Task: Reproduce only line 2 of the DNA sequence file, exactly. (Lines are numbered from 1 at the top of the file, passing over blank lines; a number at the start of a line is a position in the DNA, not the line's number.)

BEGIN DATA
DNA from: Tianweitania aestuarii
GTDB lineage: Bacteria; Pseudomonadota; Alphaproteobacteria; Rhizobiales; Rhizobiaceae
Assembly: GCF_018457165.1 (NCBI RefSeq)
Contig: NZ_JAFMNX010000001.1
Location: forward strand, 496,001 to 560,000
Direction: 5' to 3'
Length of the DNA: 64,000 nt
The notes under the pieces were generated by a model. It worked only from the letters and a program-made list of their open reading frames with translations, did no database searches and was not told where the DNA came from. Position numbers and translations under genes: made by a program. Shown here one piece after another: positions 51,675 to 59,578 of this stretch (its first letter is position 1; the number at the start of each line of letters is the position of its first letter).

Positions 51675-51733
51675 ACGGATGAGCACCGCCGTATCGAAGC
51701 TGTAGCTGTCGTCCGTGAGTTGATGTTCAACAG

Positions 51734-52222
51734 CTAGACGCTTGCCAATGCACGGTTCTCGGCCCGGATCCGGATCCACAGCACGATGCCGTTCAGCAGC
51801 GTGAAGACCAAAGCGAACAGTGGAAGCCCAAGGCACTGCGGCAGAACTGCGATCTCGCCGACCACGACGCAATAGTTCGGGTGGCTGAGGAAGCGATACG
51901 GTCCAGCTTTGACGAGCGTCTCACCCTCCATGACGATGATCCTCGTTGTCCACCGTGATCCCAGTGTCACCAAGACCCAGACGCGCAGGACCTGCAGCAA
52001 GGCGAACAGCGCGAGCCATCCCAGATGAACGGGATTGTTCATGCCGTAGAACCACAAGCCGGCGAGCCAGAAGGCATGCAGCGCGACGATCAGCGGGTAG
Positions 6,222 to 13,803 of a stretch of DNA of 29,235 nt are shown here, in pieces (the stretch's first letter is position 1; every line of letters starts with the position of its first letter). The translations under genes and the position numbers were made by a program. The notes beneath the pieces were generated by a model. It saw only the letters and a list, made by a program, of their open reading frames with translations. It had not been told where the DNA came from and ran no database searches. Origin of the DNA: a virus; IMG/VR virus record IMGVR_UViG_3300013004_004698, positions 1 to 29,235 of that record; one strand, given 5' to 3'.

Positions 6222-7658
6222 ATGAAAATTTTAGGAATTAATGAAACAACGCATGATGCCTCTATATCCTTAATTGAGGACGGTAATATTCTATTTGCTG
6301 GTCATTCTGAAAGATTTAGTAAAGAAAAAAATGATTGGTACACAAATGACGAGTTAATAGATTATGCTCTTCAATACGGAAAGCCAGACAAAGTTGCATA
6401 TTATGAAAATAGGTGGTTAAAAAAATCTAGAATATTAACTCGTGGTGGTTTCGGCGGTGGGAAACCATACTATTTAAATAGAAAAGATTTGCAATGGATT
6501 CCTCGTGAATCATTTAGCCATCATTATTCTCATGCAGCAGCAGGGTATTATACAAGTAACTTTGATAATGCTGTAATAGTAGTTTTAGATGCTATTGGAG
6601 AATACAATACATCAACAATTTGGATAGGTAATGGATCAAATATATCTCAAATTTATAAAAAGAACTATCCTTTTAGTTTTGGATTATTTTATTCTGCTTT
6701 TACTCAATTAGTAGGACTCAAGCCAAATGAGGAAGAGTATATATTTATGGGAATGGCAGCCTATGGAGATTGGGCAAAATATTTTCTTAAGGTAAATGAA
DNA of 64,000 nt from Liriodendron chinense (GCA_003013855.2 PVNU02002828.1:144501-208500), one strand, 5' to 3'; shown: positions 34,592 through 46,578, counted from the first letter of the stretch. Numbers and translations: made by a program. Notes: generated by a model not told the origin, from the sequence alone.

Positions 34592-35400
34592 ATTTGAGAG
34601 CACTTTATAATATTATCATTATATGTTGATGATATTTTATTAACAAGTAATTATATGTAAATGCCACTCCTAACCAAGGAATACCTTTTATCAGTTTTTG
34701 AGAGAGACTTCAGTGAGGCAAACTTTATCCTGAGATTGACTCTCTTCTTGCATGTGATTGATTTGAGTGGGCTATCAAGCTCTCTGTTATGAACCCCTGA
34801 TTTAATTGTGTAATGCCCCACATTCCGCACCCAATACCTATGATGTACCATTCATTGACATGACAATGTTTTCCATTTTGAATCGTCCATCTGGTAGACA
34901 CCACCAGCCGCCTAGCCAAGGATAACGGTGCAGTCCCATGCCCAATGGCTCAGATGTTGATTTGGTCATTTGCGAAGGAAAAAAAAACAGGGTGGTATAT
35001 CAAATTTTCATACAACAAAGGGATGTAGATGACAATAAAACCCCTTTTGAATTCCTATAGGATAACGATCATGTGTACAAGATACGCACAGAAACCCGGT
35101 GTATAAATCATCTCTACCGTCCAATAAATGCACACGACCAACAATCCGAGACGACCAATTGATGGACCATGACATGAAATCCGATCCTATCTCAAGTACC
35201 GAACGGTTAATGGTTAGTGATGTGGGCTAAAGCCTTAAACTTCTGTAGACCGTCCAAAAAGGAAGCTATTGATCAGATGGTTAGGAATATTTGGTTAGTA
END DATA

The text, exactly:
GTDB lineage: Bacteria; Pseudomonadota; Alphaproteobacteria; Rhizobiales; Rhizobiaceae